Notable Awards: Jack Lanagan Dunbar

Joining the illustrious line up of the Brett Whiteley Travelling Art Scholarship is 2019’s winner Jack Lanagan Dunbar, who took the coveted prize for his series Pantheon.

Words: Andrew Frost

Portraits: The artist

Now in its 21st year, the Brett Whiteley Travelling Art Scholarship is not just a desirable prize for an artist to win. The three-month residency at the Cité Internationale des Arts in Paris and $40,000 to pursue art education in Europe is also considered an indicator of a promising early career. Using funds first set aside by Beryl Whiteley to the memory her late son, the artist Brett Whiteley, the prize regularly attracts serious painting talent. Among past winners are Ben Quilty, Alan Jones, Amber Wallis, Mitch Cairns, Tom Polo and Natasha Walsh.

Joining this illustrious line up is 2019’s winner Jack Lanagan Dunbar, who took the coveted prize for his series Pantheon. The series combines personal experiences and memories with references to ancient mythology and figures from antiquity, resulting in paintings that explore abstraction and mark making.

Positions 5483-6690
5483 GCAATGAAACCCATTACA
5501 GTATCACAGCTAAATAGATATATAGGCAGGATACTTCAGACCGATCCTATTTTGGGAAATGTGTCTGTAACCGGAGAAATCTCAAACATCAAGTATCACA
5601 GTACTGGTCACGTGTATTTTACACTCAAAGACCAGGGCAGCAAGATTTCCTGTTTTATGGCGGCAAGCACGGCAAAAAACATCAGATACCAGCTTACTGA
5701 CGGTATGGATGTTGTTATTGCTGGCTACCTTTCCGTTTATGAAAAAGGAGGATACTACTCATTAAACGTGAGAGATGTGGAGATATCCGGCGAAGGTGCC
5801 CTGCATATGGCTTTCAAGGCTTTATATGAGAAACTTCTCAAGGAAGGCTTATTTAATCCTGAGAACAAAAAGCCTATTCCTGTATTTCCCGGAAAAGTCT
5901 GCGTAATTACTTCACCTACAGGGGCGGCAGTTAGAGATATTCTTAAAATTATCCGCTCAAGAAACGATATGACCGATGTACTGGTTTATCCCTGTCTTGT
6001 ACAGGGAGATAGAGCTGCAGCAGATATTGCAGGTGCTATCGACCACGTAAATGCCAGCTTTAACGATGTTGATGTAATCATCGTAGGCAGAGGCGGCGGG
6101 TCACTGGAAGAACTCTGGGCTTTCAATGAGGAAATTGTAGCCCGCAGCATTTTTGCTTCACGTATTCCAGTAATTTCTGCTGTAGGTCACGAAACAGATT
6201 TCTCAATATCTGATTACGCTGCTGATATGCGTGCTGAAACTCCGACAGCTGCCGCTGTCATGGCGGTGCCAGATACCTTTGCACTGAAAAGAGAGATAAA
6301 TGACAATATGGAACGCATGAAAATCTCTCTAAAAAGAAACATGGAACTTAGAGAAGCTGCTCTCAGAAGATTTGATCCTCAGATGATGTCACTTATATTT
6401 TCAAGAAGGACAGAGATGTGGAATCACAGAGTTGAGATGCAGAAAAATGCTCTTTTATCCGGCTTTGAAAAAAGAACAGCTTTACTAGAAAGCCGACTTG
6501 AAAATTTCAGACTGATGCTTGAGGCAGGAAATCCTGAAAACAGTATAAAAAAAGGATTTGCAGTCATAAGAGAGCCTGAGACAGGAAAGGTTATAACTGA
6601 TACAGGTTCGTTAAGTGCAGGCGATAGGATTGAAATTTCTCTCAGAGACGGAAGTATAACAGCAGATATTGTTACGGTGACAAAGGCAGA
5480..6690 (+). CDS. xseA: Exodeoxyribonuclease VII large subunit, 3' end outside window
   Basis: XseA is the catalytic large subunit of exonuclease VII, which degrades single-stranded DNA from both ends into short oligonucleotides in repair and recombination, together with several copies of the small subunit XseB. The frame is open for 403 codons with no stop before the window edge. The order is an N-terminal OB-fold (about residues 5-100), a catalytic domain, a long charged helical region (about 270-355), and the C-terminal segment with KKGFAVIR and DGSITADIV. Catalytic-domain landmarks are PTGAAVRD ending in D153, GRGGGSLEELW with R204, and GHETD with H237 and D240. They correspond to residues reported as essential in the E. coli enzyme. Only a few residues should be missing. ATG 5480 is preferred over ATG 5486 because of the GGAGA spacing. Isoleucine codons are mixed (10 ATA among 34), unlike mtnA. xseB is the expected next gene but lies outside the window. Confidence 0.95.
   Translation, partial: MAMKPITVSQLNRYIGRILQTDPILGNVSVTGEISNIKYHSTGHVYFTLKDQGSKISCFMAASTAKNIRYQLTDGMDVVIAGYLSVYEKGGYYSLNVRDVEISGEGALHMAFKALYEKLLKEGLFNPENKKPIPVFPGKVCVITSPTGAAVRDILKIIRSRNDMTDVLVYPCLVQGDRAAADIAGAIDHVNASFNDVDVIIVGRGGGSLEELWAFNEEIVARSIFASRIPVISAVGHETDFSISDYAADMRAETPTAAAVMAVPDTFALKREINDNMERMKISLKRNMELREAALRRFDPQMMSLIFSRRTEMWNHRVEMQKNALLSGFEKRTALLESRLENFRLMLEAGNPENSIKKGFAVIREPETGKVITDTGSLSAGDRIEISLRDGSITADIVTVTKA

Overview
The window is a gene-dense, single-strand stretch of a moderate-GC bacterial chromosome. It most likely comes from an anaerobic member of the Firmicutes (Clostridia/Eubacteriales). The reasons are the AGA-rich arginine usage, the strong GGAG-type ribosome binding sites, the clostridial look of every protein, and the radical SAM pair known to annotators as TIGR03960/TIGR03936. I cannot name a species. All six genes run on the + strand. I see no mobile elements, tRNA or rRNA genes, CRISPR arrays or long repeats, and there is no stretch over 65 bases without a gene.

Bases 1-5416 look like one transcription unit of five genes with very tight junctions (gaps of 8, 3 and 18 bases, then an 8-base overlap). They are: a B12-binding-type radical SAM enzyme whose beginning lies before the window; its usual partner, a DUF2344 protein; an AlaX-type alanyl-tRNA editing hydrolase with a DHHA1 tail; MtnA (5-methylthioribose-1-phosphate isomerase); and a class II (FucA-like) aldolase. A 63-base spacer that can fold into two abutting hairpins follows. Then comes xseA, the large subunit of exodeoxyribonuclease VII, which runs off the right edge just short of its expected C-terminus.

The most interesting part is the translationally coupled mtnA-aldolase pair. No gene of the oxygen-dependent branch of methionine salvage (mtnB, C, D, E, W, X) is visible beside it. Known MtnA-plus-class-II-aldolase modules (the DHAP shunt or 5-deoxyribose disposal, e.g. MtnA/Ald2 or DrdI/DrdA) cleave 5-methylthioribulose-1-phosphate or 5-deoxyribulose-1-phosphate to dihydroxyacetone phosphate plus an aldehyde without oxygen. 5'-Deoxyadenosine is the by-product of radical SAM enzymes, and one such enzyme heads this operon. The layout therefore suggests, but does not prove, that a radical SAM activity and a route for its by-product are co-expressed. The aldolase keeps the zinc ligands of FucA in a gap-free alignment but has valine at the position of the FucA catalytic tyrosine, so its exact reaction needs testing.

Like many of Australia’s art awards, the Brett Whiteley Scholarship is judged by an artist. For 2019, that role was undertaken by painter Gemma Smith. “Jack’s paintings are sumptuous and poetic,” she says. “I was drawn to the way his paintings are at once deeply thoughtful and spontaneous. Full of allusions to classical mythology, while simultaneously caught up in the moment, with the immediacy of mark making.”

Working across a variety of forms and media, Dunbar’s work explores what he describes as a combination of the “…tension between materiality and time with an eye on history, whimsy, archaeology, the classical, Romanticism, humour and tragedy”. He uses a variety of materials in his paintings, including patina, acrylic paint, vinyl-based paint, chinagraph and lacquer on copper sheets.

Of this variety of approaches, Smith says that the artist “…uses a confounding combination of materials – the result is fascinating and alchemical. He has already developed a strong art practice and I’m sure that an extended period in Europe will have an extraordinary impact on his work.”

This article was originally published in Art Collector issue 91, JAN – MAR 2020. 

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